MAD Perspectives Blog

 Enterprise Social Computing - a real life example from Intel

Peggy Dau - Monday, October 19, 2009

There are seveal thought leaders in the use of social computing within the enterprise.  One, who has been very open in sharing their experience, is Intel.  We all know Intel as a leading technology company.  I am writing this blog on a laptop with Intel inside.  However, we may not instantly think of Intel as a leader in social computing.

In fact, Intel began defining its social computing strategy and implementation roadmap in early 2008.  Like many companies, Intel was concerned that employees would become distracted by social networking platforms.  However, they also recognized that social computing could transform the way Intel employees connect with each other and lead to greater communication and collaboration. 

Intel began by defining their top level business challenges.  Their challenges are similar to those expressed by small, medium and large businesses:  improve knowledge sharing, increase the speed of innovation, facilitate employeed learning, provide leadership and protect intellectual property.  With these challenges in hand, they established goals which their social computing strategy would have to address to be considered a successful strategy.  They also considered the need for governance, executive support and risk assessment.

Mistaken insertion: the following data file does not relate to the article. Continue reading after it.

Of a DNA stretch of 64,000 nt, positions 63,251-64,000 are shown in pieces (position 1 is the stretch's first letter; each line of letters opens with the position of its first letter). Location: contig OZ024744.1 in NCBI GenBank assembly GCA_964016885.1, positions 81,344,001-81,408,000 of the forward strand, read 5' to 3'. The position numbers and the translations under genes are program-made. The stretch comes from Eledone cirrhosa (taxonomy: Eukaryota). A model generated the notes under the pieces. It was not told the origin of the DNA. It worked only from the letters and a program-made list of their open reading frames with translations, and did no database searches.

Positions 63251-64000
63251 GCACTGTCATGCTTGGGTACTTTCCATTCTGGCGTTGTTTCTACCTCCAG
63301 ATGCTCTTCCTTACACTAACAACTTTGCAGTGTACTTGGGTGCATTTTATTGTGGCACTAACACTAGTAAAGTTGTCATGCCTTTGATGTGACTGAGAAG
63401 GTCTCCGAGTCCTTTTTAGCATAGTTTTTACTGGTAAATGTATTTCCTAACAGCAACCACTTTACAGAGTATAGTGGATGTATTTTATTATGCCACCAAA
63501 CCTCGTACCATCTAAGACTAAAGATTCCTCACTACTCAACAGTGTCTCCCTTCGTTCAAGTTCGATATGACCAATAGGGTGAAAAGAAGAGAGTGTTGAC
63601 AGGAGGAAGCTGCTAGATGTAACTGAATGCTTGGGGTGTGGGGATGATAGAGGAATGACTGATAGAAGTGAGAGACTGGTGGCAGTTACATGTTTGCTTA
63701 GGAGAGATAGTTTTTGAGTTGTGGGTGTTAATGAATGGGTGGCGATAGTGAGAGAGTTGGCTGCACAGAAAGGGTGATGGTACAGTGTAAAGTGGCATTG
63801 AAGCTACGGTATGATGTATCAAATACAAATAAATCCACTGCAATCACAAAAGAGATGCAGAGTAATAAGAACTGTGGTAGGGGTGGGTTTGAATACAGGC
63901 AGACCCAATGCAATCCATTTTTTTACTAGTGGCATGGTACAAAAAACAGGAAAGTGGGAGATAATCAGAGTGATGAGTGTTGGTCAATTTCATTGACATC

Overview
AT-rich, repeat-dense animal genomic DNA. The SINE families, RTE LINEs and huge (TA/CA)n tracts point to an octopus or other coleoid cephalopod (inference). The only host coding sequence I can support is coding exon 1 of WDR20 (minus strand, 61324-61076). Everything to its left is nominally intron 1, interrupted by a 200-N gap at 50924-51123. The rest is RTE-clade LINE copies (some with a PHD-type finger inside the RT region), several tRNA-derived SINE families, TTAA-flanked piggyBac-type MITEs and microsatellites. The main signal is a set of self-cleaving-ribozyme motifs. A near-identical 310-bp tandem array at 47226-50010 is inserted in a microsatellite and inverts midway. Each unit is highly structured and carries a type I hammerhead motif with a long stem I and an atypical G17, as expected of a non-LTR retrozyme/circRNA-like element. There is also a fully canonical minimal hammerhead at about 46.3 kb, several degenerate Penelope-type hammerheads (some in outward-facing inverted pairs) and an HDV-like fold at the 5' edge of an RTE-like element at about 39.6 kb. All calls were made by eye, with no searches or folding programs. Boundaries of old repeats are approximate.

With a lot of information in hand, Intel then proceeded to define a variety of Proof-of-Concepts.  They wanted to be sure they understood the way that their various teams were currenlty communicating and collaboratin  so that any new solution would enhance the user experience.  This effort allowed them to clearly understand employee pain points. 

Note, Intel had not yet discussed the technology.  It is important to focus on the company culture, goals, challenges and processes before beginning the technology discussion.  The architecture they selected reflects the needs of large enterprise businesses to integrate new social media tools with existing platforms and networks.    This addresses concerns about process, investment and employee adoption. 

Intel has published a white paper with further information about their process and strategy evolution.  It's enlightening and validating.  I would encourage any business that is trying to figure out how they can implement social networking tools, behind the firewall, to check out this whitepaper and Intel's blogs on the topic.